Natural language understanding is a sub-field of natural language processing,
which builds automated systems to understand natural language.
It is such an ambitious task that it sometimes is referred to as an AI-complete problem,
implying that its difficulty is equivalent to solving the central
artificial intelligence problem -- making computers as intelligent as people.
Despite its complexity, natural language understanding continues to be a fundamental problem
in natural language processing in terms of
its theoretical and empirical importance.
In recent years, startling progress has been made at different levels of natural language processing tasks,
which provides great opportunity for deeper natural language understanding.
In this thesis, we focus on the task of semantic parsing, which maps a natural language sentence into a
complete, formal meaning representation in a meaning
We present two novel state-of-the-art learned syntax-based semantic parsers using
statistical syntactic parsing techniques,
motivated by the following two reasons.
First, the syntax-based semantic parsing is theoretically well-founded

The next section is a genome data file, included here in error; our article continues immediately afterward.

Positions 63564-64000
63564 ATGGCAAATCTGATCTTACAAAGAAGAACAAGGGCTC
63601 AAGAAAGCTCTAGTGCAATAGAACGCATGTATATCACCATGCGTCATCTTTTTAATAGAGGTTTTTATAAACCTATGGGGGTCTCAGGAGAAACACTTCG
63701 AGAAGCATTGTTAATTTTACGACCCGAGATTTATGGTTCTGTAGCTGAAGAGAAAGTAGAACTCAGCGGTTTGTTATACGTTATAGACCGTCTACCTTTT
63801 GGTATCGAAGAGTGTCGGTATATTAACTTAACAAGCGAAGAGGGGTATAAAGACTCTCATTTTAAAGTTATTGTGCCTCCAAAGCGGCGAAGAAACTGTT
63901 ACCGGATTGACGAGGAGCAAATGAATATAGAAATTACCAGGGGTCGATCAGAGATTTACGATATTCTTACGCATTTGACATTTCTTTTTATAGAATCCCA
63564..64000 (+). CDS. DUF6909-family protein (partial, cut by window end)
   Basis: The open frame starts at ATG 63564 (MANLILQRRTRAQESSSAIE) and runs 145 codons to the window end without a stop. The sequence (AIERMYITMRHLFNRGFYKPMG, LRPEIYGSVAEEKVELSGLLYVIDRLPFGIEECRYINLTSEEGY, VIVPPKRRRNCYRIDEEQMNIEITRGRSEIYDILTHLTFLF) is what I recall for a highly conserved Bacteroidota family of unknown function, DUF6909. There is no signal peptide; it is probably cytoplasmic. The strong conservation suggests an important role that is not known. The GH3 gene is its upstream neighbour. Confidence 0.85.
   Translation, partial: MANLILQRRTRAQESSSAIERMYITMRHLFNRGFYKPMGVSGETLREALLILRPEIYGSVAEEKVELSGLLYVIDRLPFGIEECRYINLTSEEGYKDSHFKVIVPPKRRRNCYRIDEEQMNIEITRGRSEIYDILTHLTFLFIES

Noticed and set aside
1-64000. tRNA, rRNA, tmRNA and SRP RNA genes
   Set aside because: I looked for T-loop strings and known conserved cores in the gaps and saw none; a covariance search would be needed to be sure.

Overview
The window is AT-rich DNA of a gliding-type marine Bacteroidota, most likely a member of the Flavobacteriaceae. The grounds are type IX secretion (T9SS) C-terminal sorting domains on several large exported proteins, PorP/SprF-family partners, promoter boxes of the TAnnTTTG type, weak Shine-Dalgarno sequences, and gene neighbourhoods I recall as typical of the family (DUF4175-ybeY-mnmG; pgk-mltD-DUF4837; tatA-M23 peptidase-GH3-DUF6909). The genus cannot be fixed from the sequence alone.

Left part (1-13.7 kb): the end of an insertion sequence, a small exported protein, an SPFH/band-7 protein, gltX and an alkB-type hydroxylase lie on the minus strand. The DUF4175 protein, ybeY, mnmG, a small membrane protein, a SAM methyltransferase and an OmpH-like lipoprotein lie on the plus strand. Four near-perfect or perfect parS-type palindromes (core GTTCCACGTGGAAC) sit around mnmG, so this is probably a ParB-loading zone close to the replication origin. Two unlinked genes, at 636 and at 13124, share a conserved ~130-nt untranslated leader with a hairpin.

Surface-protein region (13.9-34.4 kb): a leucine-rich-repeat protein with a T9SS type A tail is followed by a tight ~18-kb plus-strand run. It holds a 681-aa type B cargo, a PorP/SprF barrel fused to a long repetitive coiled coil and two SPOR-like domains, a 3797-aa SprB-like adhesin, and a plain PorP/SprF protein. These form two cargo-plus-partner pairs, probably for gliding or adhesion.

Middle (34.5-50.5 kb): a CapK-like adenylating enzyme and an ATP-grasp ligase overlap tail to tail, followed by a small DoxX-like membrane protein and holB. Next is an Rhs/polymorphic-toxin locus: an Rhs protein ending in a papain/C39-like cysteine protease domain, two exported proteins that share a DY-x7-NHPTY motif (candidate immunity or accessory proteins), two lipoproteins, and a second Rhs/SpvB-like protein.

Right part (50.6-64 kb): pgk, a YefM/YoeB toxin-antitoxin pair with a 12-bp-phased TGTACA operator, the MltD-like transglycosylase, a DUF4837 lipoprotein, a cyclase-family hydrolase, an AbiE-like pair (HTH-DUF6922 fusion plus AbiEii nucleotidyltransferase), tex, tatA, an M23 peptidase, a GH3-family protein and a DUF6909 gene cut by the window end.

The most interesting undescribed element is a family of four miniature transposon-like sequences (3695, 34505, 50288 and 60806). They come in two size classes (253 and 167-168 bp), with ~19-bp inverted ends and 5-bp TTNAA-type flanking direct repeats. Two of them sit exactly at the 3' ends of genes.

in computational semantics.
Second, adopting a syntax-based approach allows us to directly leverage
the enormous progress made in statistical syntactic parsing.
The first semantic parser, SCISSOR,
adopts an integrated syntactic-semantic parsing approach,
in which a statistical syntactic parser
is augmented with semantic parameters to produce a semantically-augmented parse tree (SAPT).
This integrated approach allows both syntactic and semantic information
to be available during parsing time
to obtain an accurate combined syntactic-semantic analysis.
The performance of SCISSOR is further improved by using discriminative reranking for incorporating
The second semantic parser, SYNSEM,
exploits an existing syntactic parser to produce disambiguated parse trees that
drive the compositional semantic interpretation.
This pipeline approach allows semantic parsing to conveniently leverage the most recent
progress in statistical syntactic parsing.
We report experimental results
on two real applications: an interpreter for coaching instructions in
robotic soccer and a natural-language database interface,
the improvement of SCISSOR and SYNSEM over other systems
is mainly on long sentences, where the knowledge of syntax
given in the form of annotated SAPTs or syntactic parses from an existing parser helps semantic composition.
SYNSEM also significantly improves results with limited training
data, and is shown to be robust to syntactic errors.
PhD Thesis, Department of Computer Science, University of Texas at Austin. 165 pages.